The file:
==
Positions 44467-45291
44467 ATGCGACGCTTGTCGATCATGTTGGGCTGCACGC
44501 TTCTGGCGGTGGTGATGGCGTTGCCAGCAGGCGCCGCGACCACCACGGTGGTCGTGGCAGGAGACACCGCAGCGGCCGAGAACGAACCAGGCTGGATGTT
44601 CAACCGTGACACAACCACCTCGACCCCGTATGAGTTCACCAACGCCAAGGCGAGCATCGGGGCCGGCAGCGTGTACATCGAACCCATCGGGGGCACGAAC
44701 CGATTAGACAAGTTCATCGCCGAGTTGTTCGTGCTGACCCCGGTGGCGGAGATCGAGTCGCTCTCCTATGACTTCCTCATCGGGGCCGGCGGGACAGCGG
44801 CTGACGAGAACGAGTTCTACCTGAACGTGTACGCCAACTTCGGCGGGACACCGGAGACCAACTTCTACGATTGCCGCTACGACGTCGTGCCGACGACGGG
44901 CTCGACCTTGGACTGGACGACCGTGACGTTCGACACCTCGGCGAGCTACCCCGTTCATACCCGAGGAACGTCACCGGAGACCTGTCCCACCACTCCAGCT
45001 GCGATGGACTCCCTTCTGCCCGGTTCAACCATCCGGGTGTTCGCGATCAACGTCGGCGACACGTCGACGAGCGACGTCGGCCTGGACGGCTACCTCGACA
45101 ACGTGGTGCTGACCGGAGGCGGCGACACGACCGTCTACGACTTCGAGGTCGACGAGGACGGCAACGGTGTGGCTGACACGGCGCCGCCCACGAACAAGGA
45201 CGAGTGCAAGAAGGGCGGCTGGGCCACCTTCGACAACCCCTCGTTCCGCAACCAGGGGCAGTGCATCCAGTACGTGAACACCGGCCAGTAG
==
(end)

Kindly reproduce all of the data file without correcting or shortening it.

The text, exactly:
Positions 44467-45291
44467 ATGCGACGCTTGTCGATCATGTTGGGCTGCACGC
44501 TTCTGGCGGTGGTGATGGCGTTGCCAGCAGGCGCCGCGACCACCACGGTGGTCGTGGCAGGAGACACCGCAGCGGCCGAGAACGAACCAGGCTGGATGTT
44601 CAACCGTGACACAACCACCTCGACCCCGTATGAGTTCACCAACGCCAAGGCGAGCATCGGGGCCGGCAGCGTGTACATCGAACCCATCGGGGGCACGAAC
44701 CGATTAGACAAGTTCATCGCCGAGTTGTTCGTGCTGACCCCGGTGGCGGAGATCGAGTCGCTCTCCTATGACTTCCTCATCGGGGCCGGCGGGACAGCGG
44801 CTGACGAGAACGAGTTCTACCTGAACGTGTACGCCAACTTCGGCGGGACACCGGAGACCAACTTCTACGATTGCCGCTACGACGTCGTGCCGACGACGGG
44901 CTCGACCTTGGACTGGACGACCGTGACGTTCGACACCTCGGCGAGCTACCCCGTTCATACCCGAGGAACGTCACCGGAGACCTGTCCCACCACTCCAGCT
45001 GCGATGGACTCCCTTCTGCCCGGTTCAACCATCCGGGTGTTCGCGATCAACGTCGGCGACACGTCGACGAGCGACGTCGGCCTGGACGGCTACCTCGACA
45101 ACGTGGTGCTGACCGGAGGCGGCGACACGACCGTCTACGACTTCGAGGTCGACGAGGACGGCAACGGTGTGGCTGACACGGCGCCGCCCACGAACAAGGA
45201 CGAGTGCAAGAAGGGCGGCTGGGCCACCTTCGACAACCCCTCGTTCCGCAACCAGGGGCAGTGCATCCAGTACGTGAACACCGGCCAGTAG